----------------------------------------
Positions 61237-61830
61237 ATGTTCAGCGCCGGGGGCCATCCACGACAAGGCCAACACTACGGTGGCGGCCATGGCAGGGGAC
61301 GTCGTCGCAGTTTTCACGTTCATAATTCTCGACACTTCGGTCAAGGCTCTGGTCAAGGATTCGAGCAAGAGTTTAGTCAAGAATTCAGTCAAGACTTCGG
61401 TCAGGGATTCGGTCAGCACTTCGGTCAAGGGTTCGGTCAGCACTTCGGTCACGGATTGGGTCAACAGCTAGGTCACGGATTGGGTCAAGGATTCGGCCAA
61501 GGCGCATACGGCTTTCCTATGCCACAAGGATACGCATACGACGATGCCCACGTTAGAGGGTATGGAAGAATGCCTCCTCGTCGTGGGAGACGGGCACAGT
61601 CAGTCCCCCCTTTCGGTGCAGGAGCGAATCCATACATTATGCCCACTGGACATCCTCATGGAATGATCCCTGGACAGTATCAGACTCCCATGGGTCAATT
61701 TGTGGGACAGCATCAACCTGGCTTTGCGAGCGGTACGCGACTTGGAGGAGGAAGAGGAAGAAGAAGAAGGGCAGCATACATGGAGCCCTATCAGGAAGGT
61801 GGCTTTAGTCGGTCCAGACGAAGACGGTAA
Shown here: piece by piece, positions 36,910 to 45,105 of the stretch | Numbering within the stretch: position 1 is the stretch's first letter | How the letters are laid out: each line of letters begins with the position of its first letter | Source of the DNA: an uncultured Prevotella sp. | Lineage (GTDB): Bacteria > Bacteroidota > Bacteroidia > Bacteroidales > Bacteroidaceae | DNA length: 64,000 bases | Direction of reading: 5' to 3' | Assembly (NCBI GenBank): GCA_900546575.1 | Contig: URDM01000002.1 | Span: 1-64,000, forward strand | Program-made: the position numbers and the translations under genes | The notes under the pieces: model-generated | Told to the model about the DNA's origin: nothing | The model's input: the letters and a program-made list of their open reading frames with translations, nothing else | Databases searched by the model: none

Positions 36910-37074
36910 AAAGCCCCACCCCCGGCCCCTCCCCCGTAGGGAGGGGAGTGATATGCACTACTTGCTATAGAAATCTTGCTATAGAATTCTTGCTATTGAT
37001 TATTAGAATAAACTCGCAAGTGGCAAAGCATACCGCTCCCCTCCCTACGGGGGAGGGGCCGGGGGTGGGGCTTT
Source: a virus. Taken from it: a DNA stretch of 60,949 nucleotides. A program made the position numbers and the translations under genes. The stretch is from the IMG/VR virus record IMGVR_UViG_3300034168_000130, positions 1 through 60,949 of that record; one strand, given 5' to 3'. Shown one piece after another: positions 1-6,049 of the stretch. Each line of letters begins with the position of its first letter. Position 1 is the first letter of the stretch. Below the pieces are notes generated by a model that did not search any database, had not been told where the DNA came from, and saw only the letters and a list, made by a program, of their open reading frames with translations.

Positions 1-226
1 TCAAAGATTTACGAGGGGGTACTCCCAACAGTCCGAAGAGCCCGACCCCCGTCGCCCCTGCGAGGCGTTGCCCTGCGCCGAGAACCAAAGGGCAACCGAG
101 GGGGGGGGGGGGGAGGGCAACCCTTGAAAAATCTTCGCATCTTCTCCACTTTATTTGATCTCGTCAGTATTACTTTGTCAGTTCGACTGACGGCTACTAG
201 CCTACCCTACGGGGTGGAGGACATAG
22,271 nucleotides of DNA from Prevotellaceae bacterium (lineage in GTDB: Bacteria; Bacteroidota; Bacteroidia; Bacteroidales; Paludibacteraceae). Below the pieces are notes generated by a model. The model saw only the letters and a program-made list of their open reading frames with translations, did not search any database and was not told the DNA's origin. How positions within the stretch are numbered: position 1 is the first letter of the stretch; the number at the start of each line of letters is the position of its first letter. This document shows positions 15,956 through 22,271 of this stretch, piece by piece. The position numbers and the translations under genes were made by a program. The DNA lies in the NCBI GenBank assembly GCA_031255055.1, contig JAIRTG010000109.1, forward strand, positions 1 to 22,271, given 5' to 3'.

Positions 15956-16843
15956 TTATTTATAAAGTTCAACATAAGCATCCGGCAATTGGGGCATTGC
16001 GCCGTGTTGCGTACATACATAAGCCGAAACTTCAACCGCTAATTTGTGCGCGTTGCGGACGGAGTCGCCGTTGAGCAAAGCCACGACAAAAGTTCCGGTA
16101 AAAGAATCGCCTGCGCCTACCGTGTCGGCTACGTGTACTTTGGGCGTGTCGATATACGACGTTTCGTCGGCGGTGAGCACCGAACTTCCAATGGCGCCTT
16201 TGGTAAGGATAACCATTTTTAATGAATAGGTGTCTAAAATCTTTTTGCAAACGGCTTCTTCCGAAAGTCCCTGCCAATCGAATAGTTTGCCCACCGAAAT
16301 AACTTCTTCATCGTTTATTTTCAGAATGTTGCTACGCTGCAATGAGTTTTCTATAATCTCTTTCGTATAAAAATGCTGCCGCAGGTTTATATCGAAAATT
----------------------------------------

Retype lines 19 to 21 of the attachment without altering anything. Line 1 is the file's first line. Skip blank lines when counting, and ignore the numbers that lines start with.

Positions 15956-16843
15956 TTATTTATAAAGTTCAACATAAGCATCCGGCAATTGGGGCATTGC
16001 GCCGTGTTGCGTACATACATAAGCCGAAACTTCAACCGCTAATTTGTGCGCGTTGCGGACGGAGTCGCCGTTGAGCAAAGCCACGACAAAAGTTCCGGTA